You can sprout grains, seeds, beans and pretty much anything that grows. I’ve experimented with various grains, and just recently started sprouting sunflower seeds. They take a bit longer than wheat or barley, but the chickens love them! I sprout various types of wheat–I like them all, and the gals do, too. I like the idea of being able to give my chickens fresh sprouts year-round. The quality of eggs they give me is a direct result of what I feed them (along with how I treat them, of course).

To sprout your own seeds, beans, or whole grains be sure to get the kind that have not been sprayed with chemicals, which may inhibit growth. You can get them in supermarkets, natural food stores, etc. I use black oil sunflower seeds that are sold as bird seed.

Here’s how I go about making sprouts: I place about a handful of seed or grain in a canning jar, fill it with cool water, and let it sit overnight. I place a piece of cheesecloth over the top and secure it with a rubberband or two. (I’ve found rubberbands work better than using the canning ring, though those will work in a pinch.) After about eight hours I drain the water out, rinse it a few times, and let it sit in a dimly lit corner of my kitchen counter. I rinse them 2-3 times a day. In about a day you can see the grain start to sprout–it will grow a little tail. In about three days, the sprouts are ready for eating or feeding to the chickens. Some will take longer. At any given time, I usually have 3-5 jars sitting on the counter, all in various stages of sprouting.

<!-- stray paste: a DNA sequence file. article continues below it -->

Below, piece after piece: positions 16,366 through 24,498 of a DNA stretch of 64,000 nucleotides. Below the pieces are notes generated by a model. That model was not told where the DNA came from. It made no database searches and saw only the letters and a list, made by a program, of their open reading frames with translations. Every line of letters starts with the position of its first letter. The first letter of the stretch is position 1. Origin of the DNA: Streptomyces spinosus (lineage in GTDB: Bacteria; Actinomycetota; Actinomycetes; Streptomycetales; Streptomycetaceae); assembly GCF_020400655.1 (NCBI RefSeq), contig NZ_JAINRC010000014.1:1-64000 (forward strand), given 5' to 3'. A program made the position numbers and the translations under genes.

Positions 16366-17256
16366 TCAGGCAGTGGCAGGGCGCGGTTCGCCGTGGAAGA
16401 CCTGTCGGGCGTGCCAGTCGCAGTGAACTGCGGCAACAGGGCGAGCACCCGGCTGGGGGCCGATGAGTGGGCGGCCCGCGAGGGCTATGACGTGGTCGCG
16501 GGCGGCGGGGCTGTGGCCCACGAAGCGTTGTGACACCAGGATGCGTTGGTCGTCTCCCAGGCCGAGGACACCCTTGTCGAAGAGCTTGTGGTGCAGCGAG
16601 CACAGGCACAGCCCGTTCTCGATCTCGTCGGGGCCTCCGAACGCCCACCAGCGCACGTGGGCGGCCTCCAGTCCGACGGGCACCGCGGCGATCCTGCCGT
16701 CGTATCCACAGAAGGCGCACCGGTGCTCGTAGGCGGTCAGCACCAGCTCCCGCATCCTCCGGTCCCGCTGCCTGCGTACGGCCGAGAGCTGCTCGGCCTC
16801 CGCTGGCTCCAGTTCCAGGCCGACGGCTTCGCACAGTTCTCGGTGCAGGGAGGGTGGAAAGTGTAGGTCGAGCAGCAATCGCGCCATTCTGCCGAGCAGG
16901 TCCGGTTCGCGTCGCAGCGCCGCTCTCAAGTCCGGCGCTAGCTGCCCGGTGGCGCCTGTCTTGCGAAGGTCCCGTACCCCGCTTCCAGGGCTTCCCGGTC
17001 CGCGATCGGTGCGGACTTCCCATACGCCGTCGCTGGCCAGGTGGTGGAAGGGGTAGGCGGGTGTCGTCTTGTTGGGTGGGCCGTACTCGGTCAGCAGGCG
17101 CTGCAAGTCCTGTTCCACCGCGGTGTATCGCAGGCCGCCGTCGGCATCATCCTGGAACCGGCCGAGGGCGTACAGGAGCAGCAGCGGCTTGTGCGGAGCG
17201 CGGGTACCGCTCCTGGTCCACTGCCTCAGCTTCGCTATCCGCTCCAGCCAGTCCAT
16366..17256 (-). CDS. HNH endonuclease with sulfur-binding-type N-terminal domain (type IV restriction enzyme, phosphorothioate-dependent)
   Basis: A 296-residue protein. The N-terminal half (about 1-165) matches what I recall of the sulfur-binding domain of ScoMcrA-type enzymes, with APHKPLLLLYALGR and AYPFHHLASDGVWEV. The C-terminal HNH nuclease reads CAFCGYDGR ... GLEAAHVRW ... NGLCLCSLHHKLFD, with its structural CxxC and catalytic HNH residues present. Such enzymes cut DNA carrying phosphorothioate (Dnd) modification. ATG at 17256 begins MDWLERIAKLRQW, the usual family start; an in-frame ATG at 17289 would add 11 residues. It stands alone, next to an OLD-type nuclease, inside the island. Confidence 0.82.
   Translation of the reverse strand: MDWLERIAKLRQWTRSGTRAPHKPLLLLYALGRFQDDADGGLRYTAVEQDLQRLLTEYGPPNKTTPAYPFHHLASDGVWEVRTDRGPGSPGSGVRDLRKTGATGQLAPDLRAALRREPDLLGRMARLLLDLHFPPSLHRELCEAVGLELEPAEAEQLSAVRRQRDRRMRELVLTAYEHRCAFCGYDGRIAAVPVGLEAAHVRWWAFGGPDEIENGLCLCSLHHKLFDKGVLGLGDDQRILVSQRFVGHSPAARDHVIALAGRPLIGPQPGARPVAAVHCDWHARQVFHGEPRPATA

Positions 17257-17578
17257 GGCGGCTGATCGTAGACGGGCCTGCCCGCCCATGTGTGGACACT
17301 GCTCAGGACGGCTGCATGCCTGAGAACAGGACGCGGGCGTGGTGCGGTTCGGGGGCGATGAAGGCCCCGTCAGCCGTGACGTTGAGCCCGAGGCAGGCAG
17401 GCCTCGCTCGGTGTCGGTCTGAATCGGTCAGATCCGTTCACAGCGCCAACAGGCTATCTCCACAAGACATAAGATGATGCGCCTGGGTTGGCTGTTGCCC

It’s amazing how much I have learned about various foods since I started keeping chickens. I am more connected to my food sources than I have ever been. The girls are good for me in more ways than one! Time to go give the girls their daily sprouts–I can hear them calling me…

Have a super sprout-filled day!


The Crisp Days of Autumn

As summer turns to fall, the leaves slowly swirl to the ground… and chickens run, thinking the sky is falling. Oh girls, you are quite safe. As the bread dough is rising, I’m giving my girls some free range time in the yard. Their antics are both relaxing and amusing.

I gather some rose petals from my still blooming and quite fragrant Rugosa rose bushes. Add to that some fresh herbs–rosemary, sage, parsley and thyme–and in to the nesting boxes it goes. Nellie soon discovers the rose petals and snatches them up–one by one–almost as fast I put them in. Yes, the girls know what’s good for them.


Time stands still as I engage in the chicken world. The girls often circle me, perhaps it’s a safety blanket of some sort, or maybe they are as curious about me as I am of them. My rooster coffee mug is a big hit today. He’s quite the stud, even if he’s only a painting.

The bread buzzer goes off and it’s back in to their run, with assistance from my little Aussie, aka “the Chicken Herder”. It doesn’t take much, the girls know the routine. Though, there is always one who tries to defy the dog. Silly girl, the Chicken Herder always wins.

With the girls safely in their run, I return inside. Chickens are such a lovely diversion.